The organisers of the Vuelta a Espana are planning to finish the 2017 race in the Canary Islands with mountaintop finishes on the Pico de las Nieves and Mount Teide. According to the Gran Canaria-based newspaper La Provincia, the organisers are looking to hold the final four stages of the race in the region.
“[The Vuelta organisers] have shown the regional government the project to finish the Vuelta in Gran Canaria and Tenerife,” the paper wrote. It goes on to say that a sketch of four stages has been made for 2017, and both islands would host two stages each. A finish in the Canaries would be only the third Vuelta finish outside of Spain’s capital, Madrid, since 1987.
In recent times, Mount Teide has become a popular training spot for teams and riders meaning that many are actually training on the climb together. Chris Froome, Vincenzo Nibali and Alberto Contador all used it as part of their training in 2015. The Tenerife volcano has an elevation of 3,718 and its peak is the highest point in Spain. The remoteness, altitude and good weather are all attractive points for the teams.
The Pico de las Nieves is the biggest mountain on Gran Canaria and has an elevation of 1,949. Neither climbs have ever featured in the Vuelta a Espana although the Vuelta has made one trip to the region for the opening three days, including a team time trial in Las Palmas, Gran Canaria, in the 1988 Vuelta.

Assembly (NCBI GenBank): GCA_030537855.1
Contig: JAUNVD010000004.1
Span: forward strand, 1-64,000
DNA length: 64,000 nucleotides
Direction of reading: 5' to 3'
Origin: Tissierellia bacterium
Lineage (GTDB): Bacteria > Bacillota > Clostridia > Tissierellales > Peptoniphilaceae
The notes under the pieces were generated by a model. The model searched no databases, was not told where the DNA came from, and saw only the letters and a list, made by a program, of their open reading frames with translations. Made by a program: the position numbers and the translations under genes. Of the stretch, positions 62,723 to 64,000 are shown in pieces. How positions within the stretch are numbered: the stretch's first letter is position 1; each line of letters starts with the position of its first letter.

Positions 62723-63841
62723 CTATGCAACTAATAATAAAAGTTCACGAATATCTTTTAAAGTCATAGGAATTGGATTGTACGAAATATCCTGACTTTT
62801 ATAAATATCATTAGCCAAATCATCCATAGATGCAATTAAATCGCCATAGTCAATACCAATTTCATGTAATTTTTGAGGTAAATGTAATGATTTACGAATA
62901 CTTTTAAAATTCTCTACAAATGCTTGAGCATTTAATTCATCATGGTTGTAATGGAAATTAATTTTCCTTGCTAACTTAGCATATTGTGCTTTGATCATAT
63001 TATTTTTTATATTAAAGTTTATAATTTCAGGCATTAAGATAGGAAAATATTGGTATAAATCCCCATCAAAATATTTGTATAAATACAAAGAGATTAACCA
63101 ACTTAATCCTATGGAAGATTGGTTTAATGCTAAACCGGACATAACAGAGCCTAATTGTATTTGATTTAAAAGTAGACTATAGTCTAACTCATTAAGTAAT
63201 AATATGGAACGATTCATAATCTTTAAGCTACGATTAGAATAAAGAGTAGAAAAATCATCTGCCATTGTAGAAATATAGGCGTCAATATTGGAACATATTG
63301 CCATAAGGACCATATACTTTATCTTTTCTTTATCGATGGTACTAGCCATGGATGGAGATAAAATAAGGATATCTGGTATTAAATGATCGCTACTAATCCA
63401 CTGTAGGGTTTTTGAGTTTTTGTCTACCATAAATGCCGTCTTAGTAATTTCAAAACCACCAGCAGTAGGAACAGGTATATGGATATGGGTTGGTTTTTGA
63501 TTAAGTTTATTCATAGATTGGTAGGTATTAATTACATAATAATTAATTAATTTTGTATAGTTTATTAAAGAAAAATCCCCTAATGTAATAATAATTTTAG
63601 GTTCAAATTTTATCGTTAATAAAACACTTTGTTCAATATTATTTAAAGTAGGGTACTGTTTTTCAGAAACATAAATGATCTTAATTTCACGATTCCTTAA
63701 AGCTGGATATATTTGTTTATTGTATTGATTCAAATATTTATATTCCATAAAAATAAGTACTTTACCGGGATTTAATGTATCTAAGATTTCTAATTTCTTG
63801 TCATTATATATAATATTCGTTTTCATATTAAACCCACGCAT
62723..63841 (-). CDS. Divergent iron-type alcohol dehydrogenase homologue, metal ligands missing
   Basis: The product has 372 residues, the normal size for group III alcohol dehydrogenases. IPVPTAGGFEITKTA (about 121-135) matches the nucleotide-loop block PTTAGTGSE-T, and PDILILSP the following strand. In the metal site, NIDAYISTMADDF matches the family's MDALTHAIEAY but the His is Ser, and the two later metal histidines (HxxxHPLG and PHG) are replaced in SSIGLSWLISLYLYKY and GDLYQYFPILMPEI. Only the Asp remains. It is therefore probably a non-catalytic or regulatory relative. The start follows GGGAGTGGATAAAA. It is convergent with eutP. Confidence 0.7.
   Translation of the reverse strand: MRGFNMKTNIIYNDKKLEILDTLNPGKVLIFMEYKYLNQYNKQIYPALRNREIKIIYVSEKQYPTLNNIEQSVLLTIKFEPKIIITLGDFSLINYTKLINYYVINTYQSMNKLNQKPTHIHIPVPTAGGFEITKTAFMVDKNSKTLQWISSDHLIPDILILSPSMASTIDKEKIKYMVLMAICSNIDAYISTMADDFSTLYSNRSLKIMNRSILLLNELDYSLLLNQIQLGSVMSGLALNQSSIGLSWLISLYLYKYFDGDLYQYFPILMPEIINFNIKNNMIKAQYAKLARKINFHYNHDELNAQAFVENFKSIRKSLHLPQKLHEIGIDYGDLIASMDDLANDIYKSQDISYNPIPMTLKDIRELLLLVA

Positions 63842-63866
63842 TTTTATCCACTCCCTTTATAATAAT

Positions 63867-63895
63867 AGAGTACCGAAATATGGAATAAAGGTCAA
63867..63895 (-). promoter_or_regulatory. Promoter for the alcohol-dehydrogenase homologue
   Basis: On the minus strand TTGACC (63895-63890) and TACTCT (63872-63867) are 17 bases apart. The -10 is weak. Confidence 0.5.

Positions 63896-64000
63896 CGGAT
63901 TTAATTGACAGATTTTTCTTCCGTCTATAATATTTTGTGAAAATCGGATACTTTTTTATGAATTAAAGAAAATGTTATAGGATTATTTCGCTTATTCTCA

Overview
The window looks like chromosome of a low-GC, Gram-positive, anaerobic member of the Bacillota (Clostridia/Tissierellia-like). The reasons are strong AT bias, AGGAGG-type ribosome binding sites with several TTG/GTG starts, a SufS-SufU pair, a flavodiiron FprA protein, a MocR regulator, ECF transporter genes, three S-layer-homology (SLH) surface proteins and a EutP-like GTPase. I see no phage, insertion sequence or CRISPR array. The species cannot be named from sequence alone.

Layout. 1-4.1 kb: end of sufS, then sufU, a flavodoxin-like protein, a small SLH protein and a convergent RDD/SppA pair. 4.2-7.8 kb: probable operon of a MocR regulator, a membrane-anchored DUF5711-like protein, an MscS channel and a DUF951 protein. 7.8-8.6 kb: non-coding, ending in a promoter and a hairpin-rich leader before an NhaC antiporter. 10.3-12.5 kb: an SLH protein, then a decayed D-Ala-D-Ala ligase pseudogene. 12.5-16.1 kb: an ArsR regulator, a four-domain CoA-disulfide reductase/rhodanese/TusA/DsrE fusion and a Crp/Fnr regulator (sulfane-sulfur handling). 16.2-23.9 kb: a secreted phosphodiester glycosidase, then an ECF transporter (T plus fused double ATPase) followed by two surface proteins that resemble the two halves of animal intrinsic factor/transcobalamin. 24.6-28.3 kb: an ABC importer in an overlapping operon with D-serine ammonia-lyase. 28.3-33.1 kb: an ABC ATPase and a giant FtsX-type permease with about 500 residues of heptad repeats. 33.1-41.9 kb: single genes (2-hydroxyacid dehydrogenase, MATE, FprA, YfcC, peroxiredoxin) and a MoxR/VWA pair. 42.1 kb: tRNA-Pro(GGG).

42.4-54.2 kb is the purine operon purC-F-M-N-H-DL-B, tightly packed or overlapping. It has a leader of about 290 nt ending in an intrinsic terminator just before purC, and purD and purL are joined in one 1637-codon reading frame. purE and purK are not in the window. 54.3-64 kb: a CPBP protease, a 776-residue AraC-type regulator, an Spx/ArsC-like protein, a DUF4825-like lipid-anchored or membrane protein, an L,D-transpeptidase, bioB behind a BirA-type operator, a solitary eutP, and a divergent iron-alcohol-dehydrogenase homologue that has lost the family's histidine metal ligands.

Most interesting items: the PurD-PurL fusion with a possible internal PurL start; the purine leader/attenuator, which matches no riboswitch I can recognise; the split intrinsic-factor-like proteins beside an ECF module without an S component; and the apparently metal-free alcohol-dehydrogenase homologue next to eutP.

Race director Javier Guillen is eager to bring the race back to the islands and tried to do it in 2012. Logistics and budget forced the organisers to delay that for at least a year but nothing more has come of it since then. Logistics will still be a major factor as teams try to transport all of their equipment the 1,500 miles between the south of Spain and the islands off the Western Sahara coast.
The 2016 Vuelta a Espana will start in Galicia with the full route set to be announced in January.